BASEBALL—Everett, Wash., defeated Midlothian, Ill., 14-11 in 12 innings to win the 54th National Baseball Congress World Series, in Wichita, Kans.

BASKETBALL—Women's coach Kay Yow named the 12-player Olympic team that will compete at Seoul: CINDY BROWN, forward, Long Beach State; VICKY BULLETT, forward, Maryland; CYNTHIA COOPER, guard, Southern California; ANNE DONOVAN, center, Old Dominion; TERESA EDWARDS, guard, Georgia; KAMIE ETHRIDGE, guard, Texas; JENNIFER GILLOM, center, Mississippi; BRIDGETTE GORDON, forward, Tennessee; ANDREA LLOYD, forward, Texas; KATRINA McCLAIN, forward-center, Georgia; SUZIE McCONNELL, guard, Penn State; and TERESA WEATHERSPOON, guard, Louisiana Tech.

CYCLING—At the Olympic trials in Houston, the following made the track team: Kilometer—BOBBY LIVINGSTON, 23, Riverdale, Ga. Men's match sprint—KEN CARPENTER, 23 La Mesa, Calif. Women's match sprint—CONNIE YOUNG, 27, Indianapolis. Individual pursuit—DAVID BRINTON, 21, North Hollywood, Calif. Points race—FRANKIE ANDREU, 21, Dearborn, Mich. Also, named to the road team: JIM COPELAND, 26, Cary, N.C.; TONY PALMER, 22, Boulder, Colo.; NORM AL VIS, 25, Sacramento; and ANDY PAULIN, 29, East Palo Alto, Calif.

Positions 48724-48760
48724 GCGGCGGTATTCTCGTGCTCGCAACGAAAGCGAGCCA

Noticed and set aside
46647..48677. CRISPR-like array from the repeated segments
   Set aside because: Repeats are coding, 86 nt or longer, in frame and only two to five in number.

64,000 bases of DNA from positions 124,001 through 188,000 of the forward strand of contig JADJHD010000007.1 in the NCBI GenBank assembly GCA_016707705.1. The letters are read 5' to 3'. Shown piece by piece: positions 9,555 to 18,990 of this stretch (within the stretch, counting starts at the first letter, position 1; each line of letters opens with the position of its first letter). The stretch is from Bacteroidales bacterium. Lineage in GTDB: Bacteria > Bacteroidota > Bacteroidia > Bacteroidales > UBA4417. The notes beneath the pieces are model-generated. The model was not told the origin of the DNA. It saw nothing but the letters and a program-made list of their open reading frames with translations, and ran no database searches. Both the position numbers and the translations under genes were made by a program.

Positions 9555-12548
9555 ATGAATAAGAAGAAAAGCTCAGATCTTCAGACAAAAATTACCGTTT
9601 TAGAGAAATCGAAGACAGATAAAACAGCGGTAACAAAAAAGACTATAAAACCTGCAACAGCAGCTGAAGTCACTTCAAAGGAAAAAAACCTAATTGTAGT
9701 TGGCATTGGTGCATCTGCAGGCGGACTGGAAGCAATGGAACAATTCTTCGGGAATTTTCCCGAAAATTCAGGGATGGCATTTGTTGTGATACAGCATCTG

DIVING—At the Olympic trials in Indianapolis, the two highest scorers in each event qualified for Seoul. Women: Springboard—KELLY McCORMICK, Columbus, Ohio, and WENDY LUCERO, Denver; Platform—MICHELE MITCHELL, Boca Raton. Fla., and WENDY LIAN WILLIAMS, Bridgeton, Mo. Men: Springboard—GREG LOUGANIS, Boca Raton, and MARK BRADSHAW, Columbus: Platform—LOUGANIS and PATRICK JEFFREY, Madison, N.J. (page 28).

HARNESS RACING—MACK LOBELL ($2.40), driven by John Campbell, won the International Trot at Yonkers. The 4-year-old colt covered the 114 miles in a track-record 2:30[4/5] and earned $100,000.

HORSE RACING—FORTY NINER ($6.40), ridden by Chris McCarron, held off a late charge by Seeking the Gold and Brian's Time to win the $1,088,500 Travels Stakes at Saratoga, by a nose. The 3-year-old colt raced the 1¼ miles in 2:01[2/5] and earned $653,100 (page 116).

Mill Native ($83.20 Canadian), Cash Asmussen up, won the Arlington Million at Woodbine in Etobicoke, Ont., by three quarters of a length over Equalize. The 4-year-old colt covered the 1¼-mile grass course in two minutes flat, a track record, and earned $600,000.

MOTOR SPORTS—DAVEY ALLISON, driving a Ford Thunderbird, took the lead with 46 miles to go and pulled away from Rusty Wallace and Bill Elliott to win a 400-mile NASCAR race at Michigan International Speedway by 4.43 seconds. He averaged 156.863 mph over the two-mile course and earned $60,475.

Bobby Rahal, driving a Judd-powered Lola, won a CART event at Pocono International Raceway. Rahal took the lead on Lap 173, pulling away in the final 10 laps to beat Al Unser Jr. by 17.05 seconds and win $92,789.